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Vets mark SK 4th of July

Fireworks light up the Port Orchard waterfront during the Fathoms o
Fireworks light up the Port Orchard waterfront during the Fathoms o'Fun Fourth of July celebration.
— image credit: Jesse Beals/Staff photo

Click here to see a slideshow of Fourth of July photos from Port Orchard.

Photos by Jesse Beals and Aaron Burkhalter

American folk band Memory Lane filled the halls of the Washington State Veterans Home at Retsil with the sounds of acoustic guitar and harmonica Wednesday during a Fourth of July celebration.

Residents walked or wheeled their way into a common area to hear folk, blues and country songs of America’s roots. The residents clapped and sang along with Memory Lane’s Bobby Taylor, on harmonica, and Patrick Haggerty, on guitar, during the first of several holiday activities — residents enjoyed music and entertainment during the day and a dance in the evening.

The celebration was not quite the fireworks and carnival rides of Port Orchard’s Fathoms o’Fun celebration, but Independence Day carries special meaning for those who served the nation’s various branches of the military.

“Being in the military and the Fourth of July fit right together,” Retsil resident Trish N. Hurley said. “The Fourth of July means a lot to me. It means our freedom and togetherness.”

Hurley, 65, served as a courier in the Vietnam War. As a Port Orchard native, she decided to retire at Retsil, where she serves as a resident community relations volunteer.

To Hurley, Independence day is when veterans like herself can celebrate the accomplishments of the armed forces. Hurley’s mood is more positive on Independence day than on Memorial Day’s somber mourning. On the Fourth, Hurley about for the military’s accomplishments.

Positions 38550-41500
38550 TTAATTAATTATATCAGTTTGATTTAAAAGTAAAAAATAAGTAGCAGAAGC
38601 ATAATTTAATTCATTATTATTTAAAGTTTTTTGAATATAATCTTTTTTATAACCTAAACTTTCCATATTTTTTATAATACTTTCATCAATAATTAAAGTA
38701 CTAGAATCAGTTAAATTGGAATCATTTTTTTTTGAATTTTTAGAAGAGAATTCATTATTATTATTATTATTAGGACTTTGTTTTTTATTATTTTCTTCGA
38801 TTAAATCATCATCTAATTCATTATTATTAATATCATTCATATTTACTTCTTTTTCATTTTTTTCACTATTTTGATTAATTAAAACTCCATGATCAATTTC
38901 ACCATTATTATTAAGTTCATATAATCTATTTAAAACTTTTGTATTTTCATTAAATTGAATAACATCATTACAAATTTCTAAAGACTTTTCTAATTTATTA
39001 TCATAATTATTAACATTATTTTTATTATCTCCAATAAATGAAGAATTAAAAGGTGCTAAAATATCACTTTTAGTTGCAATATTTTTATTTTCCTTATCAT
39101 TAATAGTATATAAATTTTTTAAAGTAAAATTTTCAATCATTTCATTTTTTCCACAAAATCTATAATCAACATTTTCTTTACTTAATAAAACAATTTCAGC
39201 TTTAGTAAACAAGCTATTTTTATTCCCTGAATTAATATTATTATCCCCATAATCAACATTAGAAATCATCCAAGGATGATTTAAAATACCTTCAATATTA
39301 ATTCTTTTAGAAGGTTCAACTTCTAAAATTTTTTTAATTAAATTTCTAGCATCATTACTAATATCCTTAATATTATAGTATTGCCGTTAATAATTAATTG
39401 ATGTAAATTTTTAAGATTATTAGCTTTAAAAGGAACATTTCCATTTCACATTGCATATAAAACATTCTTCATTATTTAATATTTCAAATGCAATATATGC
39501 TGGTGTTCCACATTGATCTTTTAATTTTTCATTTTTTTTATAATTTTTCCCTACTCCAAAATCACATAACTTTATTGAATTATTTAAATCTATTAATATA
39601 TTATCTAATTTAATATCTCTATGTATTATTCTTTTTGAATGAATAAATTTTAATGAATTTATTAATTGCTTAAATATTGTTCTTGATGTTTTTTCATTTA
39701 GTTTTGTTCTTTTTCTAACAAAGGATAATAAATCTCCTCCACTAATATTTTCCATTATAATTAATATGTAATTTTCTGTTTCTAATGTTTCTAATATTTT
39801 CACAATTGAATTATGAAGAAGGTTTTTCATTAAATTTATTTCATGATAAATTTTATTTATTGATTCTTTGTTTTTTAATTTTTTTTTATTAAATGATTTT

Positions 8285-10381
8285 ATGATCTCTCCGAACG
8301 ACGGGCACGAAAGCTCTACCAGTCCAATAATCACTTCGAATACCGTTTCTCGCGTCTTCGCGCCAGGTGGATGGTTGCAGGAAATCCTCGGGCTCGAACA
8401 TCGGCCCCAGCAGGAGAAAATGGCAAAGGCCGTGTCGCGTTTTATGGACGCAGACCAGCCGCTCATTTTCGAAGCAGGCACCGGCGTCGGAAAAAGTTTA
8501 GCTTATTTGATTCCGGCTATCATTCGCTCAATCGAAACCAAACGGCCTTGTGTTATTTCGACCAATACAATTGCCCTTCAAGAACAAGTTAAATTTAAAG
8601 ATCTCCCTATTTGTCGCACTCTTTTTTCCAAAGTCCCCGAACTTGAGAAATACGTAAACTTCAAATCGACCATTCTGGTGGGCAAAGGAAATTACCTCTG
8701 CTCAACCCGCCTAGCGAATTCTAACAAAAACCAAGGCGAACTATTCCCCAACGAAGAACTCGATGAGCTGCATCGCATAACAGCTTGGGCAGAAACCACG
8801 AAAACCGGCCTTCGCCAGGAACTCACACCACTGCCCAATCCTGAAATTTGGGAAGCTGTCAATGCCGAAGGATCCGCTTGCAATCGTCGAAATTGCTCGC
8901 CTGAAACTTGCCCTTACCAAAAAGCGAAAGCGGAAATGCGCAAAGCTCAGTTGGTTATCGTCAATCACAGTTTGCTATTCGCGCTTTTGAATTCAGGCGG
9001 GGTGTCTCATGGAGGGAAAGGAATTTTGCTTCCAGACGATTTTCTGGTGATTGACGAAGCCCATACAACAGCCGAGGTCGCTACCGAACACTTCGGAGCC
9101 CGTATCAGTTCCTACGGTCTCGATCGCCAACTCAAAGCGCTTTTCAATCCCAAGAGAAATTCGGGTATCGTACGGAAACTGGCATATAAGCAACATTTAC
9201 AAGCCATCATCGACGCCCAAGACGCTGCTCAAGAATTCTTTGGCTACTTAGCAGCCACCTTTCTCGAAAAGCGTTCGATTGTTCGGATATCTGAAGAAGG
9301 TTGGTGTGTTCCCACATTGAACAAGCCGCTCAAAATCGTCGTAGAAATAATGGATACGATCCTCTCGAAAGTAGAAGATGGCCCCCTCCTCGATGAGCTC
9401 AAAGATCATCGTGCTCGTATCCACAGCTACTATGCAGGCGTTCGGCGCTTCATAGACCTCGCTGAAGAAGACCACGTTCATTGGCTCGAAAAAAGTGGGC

“We did have good things come out of wars,” Hurley said. “I’d like to see a day without war, but that’s a long way away.”

Fellow Retsil resident Mel Brunk agreed that the holiday has special meaning, but for him, Independence Day holds difficult emotions — merely talking about his feelings about the United States and its flag brings tears to his eyes.

He said thinking about the time he served in the Coast Guard during the Korean War still gives him goosbumps.

“I think there’s a pride you can take being among these people,” Brunk said of his fellow residents.

The freedom celebrated on Independence Day, he said, comes with a cost paid by soldiers.

His family has produced generations of those soldiers, he said.

“My sons followed my footsteps into the service, my grandsons did, and I’m proud of them,” Brunk said.

He and Hurley hope civilians sitting back to enjoy the fireworks display in the Sinclair inlet thought about the contributions of enlisted soldiers.

“I would like to have people remember the freedom that they have and how they got it,” Brunk said.

Hurley said Retsil is full of those people, many of whom have no family with whom to share the holiday.

“That’s the hardest thing of any war, when you come home and you don’t have anything,” Hurley said.

But Hurley said the day is about loving each American, and celebrating independence. Being a U.S. resident, Hurley said, means getting to fight for different beliefs. Even as a veteran, she thinks about the soldiers as much as she does those who protest military action.

“If you don’t want war, fight against it. If you’re for it, fight for it,” Hurley said.

Hurley hopes civilians will remember the soldiers on this day, and recognize their work. She encourages civilians to shake the hand of anyone in uniform.

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